Best place for a nap: Fifth floor FSS
Best cheap lunch: The Hot Dog Guy on Laurier
Best hangover breakfast: Breakfast special at FnS
Favourite campus food: Perfection-Satisfaction-Promise (awesome vegetarian food)
Favourite watering hole: Laurier Social House
Perks: Big-city cultural events, small enough to get around
Where to live: Sandy Hill
Best place to study on campus: Music Library
Best place to study off-campus: Any of the coffee shops in the Byward Market
Worst place to study: Fifth floor of Morisset Library
Coolest electives: Witchcraft, Music in the Movies, Poker 101
Best live-music venues: Zaphod Beeblebrox
Weirdest tradition: The Panda Game (football game between Carleton and U of O)
Best spectator sport: Basketball
Campus mascot: A GeeGee (the first horse out of the gate)
Unofficial school motto: ‘Heart of a geegee’
Best season: Patio season
Most notorious bus route: 8
Best campus event: Model Parliament
Best cultural event: Any summertime festival (Jazzfest, Bluesfest, Chamberfest, Arboretum Festival)
University Insider: Marguerite Gollish, 21, Psychology
When I came to the University of Ottawa, I was overwhelmed. There were so many students, so many delicious options at the cafeteria, so many readings for my demanding courses, and so few desks at the windowless library. Thankfully, I discovered my place to study in peace away from the crowds: the Faculty of Social Sciences (FSS) building. A relief from the rest of the concrete-heavy campus, it’s U of O’s proudest architectural achievement. A behemoth of glass and wood, it boasts a six-storey living wall, which is easy on both the eyes and the lungs. If the new Learning Centre (due to open in 2018) is anything like it, students will be spoiled by the choice of spaces to study and chat.
Along with the options of where to study, you’ll have your pick of what. Sadly, not all degrees have the option of co-op, but all offer the Undergraduate Research Opportunity Program. You’ll get paid to help professors with research, which is fantastic for both the resumé and bank account. Bolstering those two things will give you a post-graduation advantage. You can help yourself even more with the university’s French immersion program. It has a yearly scholarship, and mentors to guide you. And if a French class doesn’t go so well, it will hide the grade from your transcript.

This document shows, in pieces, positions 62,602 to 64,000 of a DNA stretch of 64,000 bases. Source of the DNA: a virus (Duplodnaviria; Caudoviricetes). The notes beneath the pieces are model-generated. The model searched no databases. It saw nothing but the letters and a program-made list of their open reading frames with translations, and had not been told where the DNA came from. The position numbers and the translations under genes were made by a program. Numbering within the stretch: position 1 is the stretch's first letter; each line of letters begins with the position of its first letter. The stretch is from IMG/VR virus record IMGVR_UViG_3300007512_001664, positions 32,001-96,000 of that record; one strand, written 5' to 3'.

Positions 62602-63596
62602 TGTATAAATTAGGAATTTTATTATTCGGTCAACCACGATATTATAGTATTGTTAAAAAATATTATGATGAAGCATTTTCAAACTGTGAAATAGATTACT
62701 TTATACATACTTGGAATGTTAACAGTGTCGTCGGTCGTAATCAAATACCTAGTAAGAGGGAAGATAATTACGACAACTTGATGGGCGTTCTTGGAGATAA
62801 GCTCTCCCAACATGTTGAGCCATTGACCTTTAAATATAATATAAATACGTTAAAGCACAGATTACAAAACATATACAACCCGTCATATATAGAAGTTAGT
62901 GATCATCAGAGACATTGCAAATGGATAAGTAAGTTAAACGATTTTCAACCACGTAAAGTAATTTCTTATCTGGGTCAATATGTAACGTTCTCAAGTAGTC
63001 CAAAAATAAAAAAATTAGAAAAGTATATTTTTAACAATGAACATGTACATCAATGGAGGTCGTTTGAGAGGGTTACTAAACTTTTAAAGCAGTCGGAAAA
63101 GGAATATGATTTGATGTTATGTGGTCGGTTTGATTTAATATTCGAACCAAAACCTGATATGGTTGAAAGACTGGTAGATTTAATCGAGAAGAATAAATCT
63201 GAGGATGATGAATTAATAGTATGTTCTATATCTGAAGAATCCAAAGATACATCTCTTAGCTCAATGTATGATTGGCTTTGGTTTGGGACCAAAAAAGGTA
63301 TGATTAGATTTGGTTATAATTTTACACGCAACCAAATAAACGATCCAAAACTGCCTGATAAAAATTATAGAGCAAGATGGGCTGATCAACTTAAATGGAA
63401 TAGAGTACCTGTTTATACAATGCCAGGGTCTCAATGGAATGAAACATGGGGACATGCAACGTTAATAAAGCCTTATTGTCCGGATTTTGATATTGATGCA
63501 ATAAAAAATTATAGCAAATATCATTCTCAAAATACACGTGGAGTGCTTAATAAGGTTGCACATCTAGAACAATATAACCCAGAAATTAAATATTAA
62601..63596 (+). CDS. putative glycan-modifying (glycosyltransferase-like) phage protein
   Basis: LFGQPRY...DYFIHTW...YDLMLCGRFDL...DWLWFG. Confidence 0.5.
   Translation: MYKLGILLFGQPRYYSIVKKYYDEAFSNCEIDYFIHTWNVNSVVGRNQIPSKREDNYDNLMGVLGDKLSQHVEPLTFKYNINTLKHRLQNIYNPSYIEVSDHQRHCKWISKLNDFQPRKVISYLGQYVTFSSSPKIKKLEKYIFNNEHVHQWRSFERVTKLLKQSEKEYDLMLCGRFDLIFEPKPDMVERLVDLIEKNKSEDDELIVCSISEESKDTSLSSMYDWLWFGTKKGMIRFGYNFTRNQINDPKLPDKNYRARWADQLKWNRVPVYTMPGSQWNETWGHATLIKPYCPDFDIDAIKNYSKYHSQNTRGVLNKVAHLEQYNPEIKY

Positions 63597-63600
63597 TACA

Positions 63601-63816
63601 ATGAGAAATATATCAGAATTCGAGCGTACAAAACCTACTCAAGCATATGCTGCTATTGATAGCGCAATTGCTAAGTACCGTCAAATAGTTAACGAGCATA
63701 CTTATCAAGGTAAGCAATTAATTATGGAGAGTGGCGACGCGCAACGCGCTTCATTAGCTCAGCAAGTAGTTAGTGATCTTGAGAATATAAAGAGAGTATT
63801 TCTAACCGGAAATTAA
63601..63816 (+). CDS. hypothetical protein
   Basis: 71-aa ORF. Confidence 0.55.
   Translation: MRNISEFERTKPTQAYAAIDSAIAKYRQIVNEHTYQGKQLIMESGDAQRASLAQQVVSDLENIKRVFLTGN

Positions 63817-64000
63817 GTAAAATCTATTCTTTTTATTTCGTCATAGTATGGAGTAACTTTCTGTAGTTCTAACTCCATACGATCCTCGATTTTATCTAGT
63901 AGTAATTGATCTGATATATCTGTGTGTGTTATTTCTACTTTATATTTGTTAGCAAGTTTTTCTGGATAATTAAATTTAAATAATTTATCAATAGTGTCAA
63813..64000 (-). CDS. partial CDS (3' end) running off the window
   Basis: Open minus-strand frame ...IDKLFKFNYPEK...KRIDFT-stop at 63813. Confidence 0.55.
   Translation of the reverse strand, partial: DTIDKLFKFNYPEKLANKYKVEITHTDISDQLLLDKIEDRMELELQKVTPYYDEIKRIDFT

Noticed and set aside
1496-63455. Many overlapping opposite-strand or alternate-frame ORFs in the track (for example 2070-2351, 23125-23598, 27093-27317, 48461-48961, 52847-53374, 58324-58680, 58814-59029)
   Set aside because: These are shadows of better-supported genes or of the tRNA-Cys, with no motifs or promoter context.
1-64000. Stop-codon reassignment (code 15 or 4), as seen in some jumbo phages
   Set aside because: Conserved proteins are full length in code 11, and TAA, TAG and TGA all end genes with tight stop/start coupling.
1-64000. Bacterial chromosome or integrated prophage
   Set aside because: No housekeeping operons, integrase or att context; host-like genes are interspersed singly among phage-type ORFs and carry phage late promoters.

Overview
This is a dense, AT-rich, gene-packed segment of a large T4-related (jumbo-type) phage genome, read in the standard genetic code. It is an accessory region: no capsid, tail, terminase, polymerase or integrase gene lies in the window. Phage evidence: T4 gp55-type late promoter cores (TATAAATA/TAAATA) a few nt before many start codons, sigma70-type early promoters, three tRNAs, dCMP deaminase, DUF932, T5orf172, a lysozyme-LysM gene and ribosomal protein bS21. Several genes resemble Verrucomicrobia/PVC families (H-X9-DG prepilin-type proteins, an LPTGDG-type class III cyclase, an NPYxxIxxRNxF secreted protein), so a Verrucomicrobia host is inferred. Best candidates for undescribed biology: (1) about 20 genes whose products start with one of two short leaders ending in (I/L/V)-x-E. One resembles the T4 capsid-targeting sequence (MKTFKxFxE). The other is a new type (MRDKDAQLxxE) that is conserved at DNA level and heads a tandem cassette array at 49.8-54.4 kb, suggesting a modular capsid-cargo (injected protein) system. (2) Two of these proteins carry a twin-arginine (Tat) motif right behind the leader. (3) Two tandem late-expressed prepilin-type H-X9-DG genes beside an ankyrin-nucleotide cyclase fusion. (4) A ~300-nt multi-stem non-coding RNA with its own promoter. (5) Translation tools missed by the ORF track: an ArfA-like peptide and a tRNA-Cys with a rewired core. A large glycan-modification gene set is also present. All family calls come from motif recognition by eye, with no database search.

On campus you’ll find students and professors from everywhere in the world. They are political whizzes, sports fans and literature aficionados. There’s a lot that could divide us, but there’s so much more to unite us. For example, complaining about the weather and public transit, and mocking the university’s infamous ad campaign “Defy the Conventional.” I’m guilty of that last one, but my university really is far from conventional. It has defied expectations of university life, and helped that overwhelmed student face the next stage of her life with confidence.
Intramurals and competitive clubs provide no shortage of opportunities to stay active. You may have to fight to get a spot in dodgeball, but there’s no line-up for water polo. If sports aren’t your thing, you can sing at an open mike at Café Nostalgica, or participate in a model parliament in the House of Commons itself. You can write for one of two campus newspapers. You can also write any assignment or exam in either official language.
Once called “the city that fun forgot,” Ottawa has made concerted efforts to shake its bureaucratic stereotype. Seasonal festivals like Bluesfest and Jazzfest offer student discounts, while the revamped National Arts Centre runs its Live Rush program year-round—starting 48 hours before the show, students can get any ticket for $15. Afterwards, fill your stomach in the restaurants and bars of the Centretown, Hintonburg and Westboro neighbourhoods. Stroll back to campus along the biking and walking paths that criss-cross the city.
Head to apt613 for detailed descriptions of anything and everything happening in the city.